Conor McGregor fighting on all fronts – as usual

Win over Diaz at UFC 202 will strengthen Dubliner as he seeks more control over career

Conor McGregor returns to Las Vegas for a rematch with Nate Diaz, but though the two names topping the bill are the same, everything else in mixed martial arts has changed utterly.

Since McGregor tapped Diaz twice on the arm to concede defeat for the first time in the UFC back in March, the fight game has been turned upside down.

The UFC itself has been sold for a reputed €4 billion (€3.5 billion), and the cold hand of Usada has caught out high-profile stars like Jon Jones and Brock Lesnar for doping.

It's flagship 200th event was saved from ignominy by Amanda Nunes' shock victory over Miesha Tate, a win which gave this most macho of organisations its first openly gay champion.


There are even serious moves afoot to organise the fighters into a union that would seek to raise their paltry share of the enormous revenues that made the UFC a takeover target in the first place.

But nothing has changed more than McGregor himself. He has retired, come back and completely changed his preparations as he seeks to avenge his defeat to Diaz and resume his battle for control in the UFC.

Much is made of the steep arc of McGregor’s progression from penniless hopeful to top billing in one of the fastest growing sports in the world, but his preparations for this rematch and his mastery of the PR game have arguably made him more dangerous than ever.

When McGregor asked to be relieved of some other PR burden for UFC 200 his request fell on deaf ears, leading to him being unceremoniously booted off the bill. The UFC slapped him down, leading to a retirement announcement from McGregor that was as hot-headed as it was short-lived. When the dust settled, McGregor set out to do to the UFC what he did to his opponents in the octagon – dominate them.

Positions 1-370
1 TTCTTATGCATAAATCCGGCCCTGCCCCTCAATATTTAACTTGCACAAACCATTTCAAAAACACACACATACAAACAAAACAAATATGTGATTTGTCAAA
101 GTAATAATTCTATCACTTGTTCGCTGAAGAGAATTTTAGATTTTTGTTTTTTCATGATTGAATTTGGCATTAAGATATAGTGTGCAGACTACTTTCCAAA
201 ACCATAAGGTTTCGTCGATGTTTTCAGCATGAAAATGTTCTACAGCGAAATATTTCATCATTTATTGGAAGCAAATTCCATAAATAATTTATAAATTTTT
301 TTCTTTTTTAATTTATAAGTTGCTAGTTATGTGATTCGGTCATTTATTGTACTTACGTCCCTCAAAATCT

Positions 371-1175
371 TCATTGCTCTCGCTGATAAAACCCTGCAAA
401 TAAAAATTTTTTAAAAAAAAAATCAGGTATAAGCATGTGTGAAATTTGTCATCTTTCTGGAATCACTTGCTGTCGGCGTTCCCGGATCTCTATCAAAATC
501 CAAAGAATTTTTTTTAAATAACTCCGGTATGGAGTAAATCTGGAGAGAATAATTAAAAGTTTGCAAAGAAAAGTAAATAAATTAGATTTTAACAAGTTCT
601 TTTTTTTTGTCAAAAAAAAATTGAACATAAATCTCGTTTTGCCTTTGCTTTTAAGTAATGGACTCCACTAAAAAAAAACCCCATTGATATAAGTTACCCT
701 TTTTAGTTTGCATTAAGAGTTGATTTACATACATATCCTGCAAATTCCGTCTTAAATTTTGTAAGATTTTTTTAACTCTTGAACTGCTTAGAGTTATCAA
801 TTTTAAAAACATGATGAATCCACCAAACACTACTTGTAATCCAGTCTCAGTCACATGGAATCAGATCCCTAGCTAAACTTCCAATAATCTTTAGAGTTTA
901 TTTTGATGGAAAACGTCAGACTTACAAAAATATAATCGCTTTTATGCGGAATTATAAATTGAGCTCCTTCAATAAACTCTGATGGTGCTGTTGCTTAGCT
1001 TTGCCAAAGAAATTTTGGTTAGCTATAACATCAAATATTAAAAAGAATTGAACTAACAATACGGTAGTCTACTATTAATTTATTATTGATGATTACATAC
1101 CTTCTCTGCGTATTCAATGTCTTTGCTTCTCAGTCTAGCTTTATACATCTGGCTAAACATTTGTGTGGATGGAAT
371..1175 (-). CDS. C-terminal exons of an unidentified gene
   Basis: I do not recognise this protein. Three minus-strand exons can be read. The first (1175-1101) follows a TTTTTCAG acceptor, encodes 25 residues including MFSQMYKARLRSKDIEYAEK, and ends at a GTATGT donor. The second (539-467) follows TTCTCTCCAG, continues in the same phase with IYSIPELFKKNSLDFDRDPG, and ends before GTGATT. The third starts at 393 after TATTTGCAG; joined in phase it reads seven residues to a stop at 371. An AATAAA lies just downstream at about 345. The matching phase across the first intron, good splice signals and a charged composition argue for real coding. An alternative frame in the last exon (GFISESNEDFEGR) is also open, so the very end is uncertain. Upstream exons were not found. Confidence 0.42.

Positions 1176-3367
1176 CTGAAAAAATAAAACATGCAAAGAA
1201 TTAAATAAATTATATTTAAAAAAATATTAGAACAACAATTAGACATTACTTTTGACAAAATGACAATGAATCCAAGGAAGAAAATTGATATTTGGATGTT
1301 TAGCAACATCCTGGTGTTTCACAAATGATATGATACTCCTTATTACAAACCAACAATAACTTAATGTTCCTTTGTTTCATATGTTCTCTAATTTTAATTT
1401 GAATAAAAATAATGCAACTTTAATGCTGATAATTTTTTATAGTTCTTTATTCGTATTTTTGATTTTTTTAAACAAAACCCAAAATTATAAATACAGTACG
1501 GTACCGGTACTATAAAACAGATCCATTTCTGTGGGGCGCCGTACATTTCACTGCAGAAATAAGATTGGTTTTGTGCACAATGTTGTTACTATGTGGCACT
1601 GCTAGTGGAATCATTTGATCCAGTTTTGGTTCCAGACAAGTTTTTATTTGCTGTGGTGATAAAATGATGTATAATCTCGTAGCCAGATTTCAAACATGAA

Since a new date was fixed for the Diaz fight, McGregor did what he was contractually obliged to do by the UFC media machine, but very little else.

In fact, he has done everything he can to test the boundaries, and their patience.

In contrast, the affable but often incoherent Diaz did the rounds of the talk-show sofas, where much of the talk was inevitably about the fighter who wasn’t there.

Rather than do the UFC's public relations bidding, McGregor launched his own website, The Mac Life, to give fans an inside look at his life and training, draining viewers away from the UFC's official channels in the process.

Four-letter words

This week, McGregor arrived almost half an hour late to the UFC’s pre-fight press conference and spoke for a few minutes before it ended as a flurry of four-letter words as bottles and cans were hurled between McGregor’s camp and that of Diaz.

The whole episode left UFC kingpin Dana White standing at the podium looking like a teacher who had lost control of the classroom.

Though he will have been secretly delighted at the uproar, which no doubt will give ticket and pay-per-view sales a boost, he made no effort to hide his frustration with McGregor’s tardiness.

As ever, McGregor doesn’t care and will go on suiting himself.

Famous for preparing for fights rather than specific fighters, the 28-year-old has taken a completely new approach for this one, seeking to recreate Diaz as closely as possible in his sparring and grappling partners.

McGregor is also well aware that it was ultimately his physical conditioning that failed him in March, and he will arrive at the T-Mobile on Saturday prepared to go the full five rounds and then some in search of redemption.

Much is made of the fact that Diaz is a black belt in Brazilian jiu jitsu but his boxing should not be underestimated.

It was his left hand that stunned McGregor, and with the Irishman lacking the lungs to recover, that blow ultimately led to the rear-naked choke that gave Diaz the victory.

Knockout specialist

That said, for all his boxing prowess Diaz is not a knockout specialist, with only four of his 20 wins coming via that route. Submissions account for 12 of those victories, and of his 11 fights that have gone the distance, he has won the decision only three times.

Those statistics would suggest that McGregor’s tactic should be to keep the brash Californian on his feet for as long as possible and be prepared to go the distance, but McGregor always fights going forward.

Whatever happens, McGregor will either have to defend his featherweight crown soon or give it up, and a trilogy fight against Diaz is already being mooted.

But a win over Diaz would mean much more than just redemption for McGregor – it would give him the upper hand over White and the UFC, and the chance to further shape the fight game for years to come.